The Public Psychology of Disturbing Images
The angry outbursts in response to a video defaming the prophet Muhammad are a reminder of the power of images that are in some way disturbing or unsettling. Such power, however, is not limited only to what influences hotheads in Benghazi or Lahore. It can frequently be seen in our own society. It influences the course of debate on many public issues. By “images” I do not mean just videos, cartoons, or other graphic or electronic representations. I mean at least as much the ability to picture in a person's own mind some specific, vividly colored and unpleasant happening.
NPR broadcast on Thursday a segment that conveyed some of the relevant research by psychologists. The story focused on why we might in some situations apply a rational cost-benefit approach but in other circumstances that are only slightly different we make a more emotional, unthinking determination that a certain course of action is simply right or wrong. The difference, the psychologists tell us, is whether the words that describe a particular circumstance conjure up a vivid image in our minds. Our brains are wired to respond to pictures. With such a picture—especially an ugly and disturbing picture—we are more likely to respond simply and emotionally rather than thinking through costs and benefits.
An example given in the piece is a hypothetical opportunity to affect an accident involving a runaway trolley. Without intervention the trolley will run over five people on the track. You can prevent this from happening by throwing a switch that will divert the trolley onto a side track, where it will kill one other person instead. In a different scenario you can instead intervene by pushing off a footbridge and onto the main track a person who is sufficiently large and carrying a big enough backpack that when he gets hit the trolley will stop. The moral issue should be the same; in each scenario the choice involves taking an action that will knowingly kill one identifiable person to save five others. But the responses of people who are given these hypothetical choices are different; most people in the first situation would throw the switch, but most people in the second situation would not throw the man off the bridge. The second action induces a more vivid and disturbing mental picture than the first.
The NPR report mentions a type of comparison that brings us closer to real security issues. Think about a terrorist using an ax to slaughter people on a bus, and then think about a missile fired from an airborne drone. “If you learn about these events from television or from pictures in a newspaper,” asks one of the psychologists, “which one would you judge as more horrible? The person with the ax that killed maybe two people but the scene looks horrible and extremely violent, or the picture of the drone that killed 100 people but looks relatively clean and nice?” The good news is that the absence of an obviously disturbing image involving the action of the drone means we are likely to apply real thinking and a calculation of costs and benefits, rather than just emotion, in assessing it. The bad news is that we are inconsistent in the standards we apply to different actions, with those standards being determined more by the blatant bloodiness of any images that come to us or that our own minds draw than by the actual damage that each action inflicts.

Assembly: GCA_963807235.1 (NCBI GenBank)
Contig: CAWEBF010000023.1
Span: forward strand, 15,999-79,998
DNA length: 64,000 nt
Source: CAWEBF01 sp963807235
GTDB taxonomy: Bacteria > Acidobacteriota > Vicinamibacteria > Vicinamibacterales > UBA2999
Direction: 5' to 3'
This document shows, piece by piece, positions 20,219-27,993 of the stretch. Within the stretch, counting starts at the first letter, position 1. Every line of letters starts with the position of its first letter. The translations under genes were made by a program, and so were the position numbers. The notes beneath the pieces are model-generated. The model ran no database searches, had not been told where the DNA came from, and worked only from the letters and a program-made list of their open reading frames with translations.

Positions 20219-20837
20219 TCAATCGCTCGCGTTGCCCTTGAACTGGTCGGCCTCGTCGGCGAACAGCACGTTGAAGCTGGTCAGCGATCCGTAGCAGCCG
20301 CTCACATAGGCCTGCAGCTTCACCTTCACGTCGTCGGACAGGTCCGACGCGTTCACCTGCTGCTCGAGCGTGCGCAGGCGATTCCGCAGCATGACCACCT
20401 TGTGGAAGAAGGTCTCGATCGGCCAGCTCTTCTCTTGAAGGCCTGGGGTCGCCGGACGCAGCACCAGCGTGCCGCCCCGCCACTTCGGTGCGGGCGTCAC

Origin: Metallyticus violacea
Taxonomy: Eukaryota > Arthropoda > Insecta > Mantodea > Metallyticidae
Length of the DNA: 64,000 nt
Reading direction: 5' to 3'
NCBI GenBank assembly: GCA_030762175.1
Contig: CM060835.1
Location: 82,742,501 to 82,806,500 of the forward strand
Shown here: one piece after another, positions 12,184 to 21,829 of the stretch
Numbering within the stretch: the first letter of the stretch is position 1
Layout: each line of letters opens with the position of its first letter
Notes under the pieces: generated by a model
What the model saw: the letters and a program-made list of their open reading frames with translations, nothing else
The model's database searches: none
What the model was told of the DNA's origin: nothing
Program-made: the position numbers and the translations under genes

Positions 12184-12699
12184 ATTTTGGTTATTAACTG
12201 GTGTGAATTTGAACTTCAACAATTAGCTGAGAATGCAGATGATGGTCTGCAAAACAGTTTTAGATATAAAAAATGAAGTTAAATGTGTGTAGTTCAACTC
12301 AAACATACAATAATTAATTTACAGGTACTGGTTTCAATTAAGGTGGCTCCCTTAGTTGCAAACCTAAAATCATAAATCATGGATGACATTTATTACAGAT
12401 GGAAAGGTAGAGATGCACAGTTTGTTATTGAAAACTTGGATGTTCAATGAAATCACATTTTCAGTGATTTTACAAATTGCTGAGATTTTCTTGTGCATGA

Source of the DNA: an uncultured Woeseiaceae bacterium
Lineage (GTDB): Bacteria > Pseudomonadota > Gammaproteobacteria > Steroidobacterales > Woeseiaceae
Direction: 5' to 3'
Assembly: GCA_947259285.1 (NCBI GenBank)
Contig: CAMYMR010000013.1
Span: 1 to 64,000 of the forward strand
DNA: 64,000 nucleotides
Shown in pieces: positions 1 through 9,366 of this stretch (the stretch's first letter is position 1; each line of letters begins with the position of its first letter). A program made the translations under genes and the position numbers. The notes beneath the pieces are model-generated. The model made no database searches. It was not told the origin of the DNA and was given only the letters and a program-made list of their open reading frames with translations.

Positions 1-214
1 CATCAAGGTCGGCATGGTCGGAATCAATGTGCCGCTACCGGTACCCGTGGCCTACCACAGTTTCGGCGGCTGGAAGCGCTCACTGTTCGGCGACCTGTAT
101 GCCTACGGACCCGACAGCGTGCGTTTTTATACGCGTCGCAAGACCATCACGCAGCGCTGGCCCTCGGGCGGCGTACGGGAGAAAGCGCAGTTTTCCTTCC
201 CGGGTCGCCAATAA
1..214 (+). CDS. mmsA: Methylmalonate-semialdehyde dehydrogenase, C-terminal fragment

These examples involve making moral assessments of different actions, but other research has produced a parallel finding regarding how people assess the likelihood of different events. A scenario that evokes vivid, specific and disturbing images is apt to be judged as more likely than an otherwise comparable scenario that does not call up colorful images. This is probably a major reason for the enormous attention that has been given to terrorism using chemical, biological, nuclear or other unconventional means. That attention has far outstripped what actual terrorists have done in this area. Years of imaginative scenario-spinning about unconventional terrorism have made the public's mental images of such threats all the more vivid. By association, the perceived likelihood of states giving unconventional weapons or material to terrorists, or doing other imaginable and vibrantly scary things with such stuff, tends to be vastly inflated, with that perception divorced from any careful calculation of real motivations and well-grounded assessments of probability.
These psychological tendencies help to explain a lot of the misdirection and faulty allocation of resources involving public policy on security matters. The tendencies are part of the reason we sometimes take on costs and risks that are well out of proportion to whatever threat we supposedly are countering.
To the extent these tendencies reflect hardwiring in human brains, there is not much we can do about this directly. Leaders can be made aware of the psychological tendencies, however, even if the public cannot. A further lesson is that winning some policy debates may require mustering not just more compelling arguments but also more vivid images.